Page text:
Oliveira E, da Silva M, Sprenger L, Pedrassani D (2017) In vitro activity of the hydroalcoholic extract of Chenopodium ambrosioides against engorged females of Rhipicephalus (Boophilus) microplus. Arq Inst Biol (Sao Paulo) 84:1–7
Musa A, Međo I, Marić I, Marčić D (2017) Acaricidal and sublethal effects of a Chenopodium-based biopesticide on the two-spotted spider mite (Acari: Tetranychidae). Exp Appl Acarol 71:211–226
Kouam MK, Payne VK, Miégoué E, Tendonkeng F, Lemoufouet J, Kana JR, Boukila B, Pamo ET (2015, 2015) Evaluation of in vivo acaricidal effect of soap containing essential oil of Chenopodium ambrosioides leaves on Rhipicephalus lunulatus in the western highland of Cameroon. J Pathog. https://doi.org/10.1155/2015/516869
Eguale T, Giday M (2009) In vitro anthelmintic activity of three medicinal plants against Haemonchus contortus. Int J Green Pharm 3:29–34
Ketzis JK, Taylor A, Bowman DD, Brown DL, Warnick LD, Erb HN (2002) Chenopodium ambrosioides and its essential oil as treatments for Haemonchus contortus and mixed adult-nematode infections in goats. Small Rumin Res 44:193–200
Zamilpa A, García-Alanís C, López-Arellano ME, Hernández-Velázquez VM, Valladares-Cisneros MG, Salinas-Sánchez DO, Mendoza-De Gives P (2019) In vitro nematicidal effect of Chenopodium ambrosioides and Castela tortuosa n-hexane extracts against Haemonchus contortus (Nematoda) and their anthelmintic effect in gerbils. J Helminthol 93:434–439
Knauth P, Acevedo-Hernández GJ, Cano ME, Gutiérrez-Lomelí M, López Z (2018) In vitro bioactivity of methanolic extracts from Amphipterygium adstringens (Schltdl.) Schiede ex Standl., Chenopodium ambrosioides L., Cirsium mexicanum DC., Eryngium carlinae F. Delaroche, and Pithecellobium dulce (Roxb.) Benth. used in traditional medicine in Mexico. Evid Based Complement Alternat Med. https://doi.org/10.1155/2018/3610364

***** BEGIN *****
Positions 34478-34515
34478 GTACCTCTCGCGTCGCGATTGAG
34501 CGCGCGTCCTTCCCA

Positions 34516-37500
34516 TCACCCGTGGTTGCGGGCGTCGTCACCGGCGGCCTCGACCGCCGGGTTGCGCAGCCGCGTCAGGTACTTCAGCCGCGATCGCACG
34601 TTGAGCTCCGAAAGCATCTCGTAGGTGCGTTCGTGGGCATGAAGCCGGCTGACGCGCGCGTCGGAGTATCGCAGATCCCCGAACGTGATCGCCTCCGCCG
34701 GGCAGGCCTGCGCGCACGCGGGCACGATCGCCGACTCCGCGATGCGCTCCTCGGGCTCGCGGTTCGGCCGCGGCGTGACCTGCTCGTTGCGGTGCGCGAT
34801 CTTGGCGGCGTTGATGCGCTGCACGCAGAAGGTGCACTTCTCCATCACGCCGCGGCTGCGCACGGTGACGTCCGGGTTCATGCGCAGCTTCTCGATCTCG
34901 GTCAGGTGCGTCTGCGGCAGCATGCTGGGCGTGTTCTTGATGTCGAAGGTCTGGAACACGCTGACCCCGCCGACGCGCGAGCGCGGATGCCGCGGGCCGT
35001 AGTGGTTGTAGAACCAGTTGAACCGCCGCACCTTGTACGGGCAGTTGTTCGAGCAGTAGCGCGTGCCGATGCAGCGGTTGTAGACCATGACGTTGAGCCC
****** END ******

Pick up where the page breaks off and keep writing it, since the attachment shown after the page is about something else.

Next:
Nguta JM, Appiah-Opong R, Nyarko AK, Yeboah-Manu D, Addo PGA, Otchere I, Kissi-Twum A (2016) Antimycobacterial and cytotoxic activity of selected medicinal plant extracts. J Ethnopharmacol 182:10–15
Lall N, Meyer JJM (1999) In vitro inhibition of drug-resistant and drug-sensitive strains of Mycobacterium tuberculosis by ethnobotanically selected South African plants. J Ethnopharmacol 66:347–354
Mabona U, Viljoen A, Shikanga E, Marston A, Van Vuuren S (2013) Antimicrobial activity of southern African medicinal plants with dermatological relevance: from an ethnopharmacological screening approach to combination studies and the isolation of a bioactive compound. J Ethnopharmacol 148:45–55
Nascimento FRF, Cruz GVB, Pereira PVS, Maciel MCG, Silva LA, Azevedo APS, Barroqueiro ESB, Guerra RNM (2006) Ascitic and solid Ehrlich tumor inhibition by Chenopodium ambrosioides L. treatment. Life Sci 78:2650–2653
Cruz GVB, Pereira PVS, Patrício FJ, Costa GC, Sousa SM, Frazão JB, Aragão-Filho WC, Maciel MCG, Silva LA, Amaral FMM, Barroqueiro ESB, Guerra RNM, Nascimento FRF (2007) Increase of cellular recruitment, phagocytosis ability and nitric oxide production induced by hydroalcoholic extract from Chenopodium ambrosioides leaves. J Ethnopharmacol 111:148–154
Wang Y, Zhu X, Ma H, Du R, Li D, Ma D (2016) Essential Oil of Chenopodium ambrosioides induced caspase-dependent apoptosis in SMMC-7721 cells. Mater J Chinese Med 39:1124–1128
Song M-J, Lee S-M, Kim D-K (2011) Antidiabetic effect of Chenopodium ambrosioides. Phytopharmacology 1:12–15
Zohra T, Ovais M, Khalil AT, Qasim M, Ayaz M, Shinwari ZK (2018) Extraction optimization, total phenolic, flavonoid contents, HPLC-DAD analysis and diverse pharmacological evaluations of Dysphania ambrosioides (L.) Mosyakin & Clemants. Nat Prod Res. https://doi.org/10.1080/14786419.2018.1437428
Velázquez C, Calzada F, Torres J, González F, Ceballos G (2006) Antisecretory activity of plants used to treat gastrointestinal disorders in Mexico. J Ethnopharmacol 103:66–70
Calzada F, Arista R, Pérez H (2010) Effect of plants used in Mexico to treat gastrointestinal disorders on charcoal-gum acacia-induced hyperperistalsis in rats. J Ethnopharmacol 128:49–51
Wei H, Liu J, Li B, Zhan Z, Chen Y, Tian H, Lin S, Gu X (2015) The toxicity and physiological effect of essential oil from Chenopodium ambrosioides against the diamondback moth, Plutella xylostella (Lepidoptera: Plutellidae). Crop Prot 76:68–74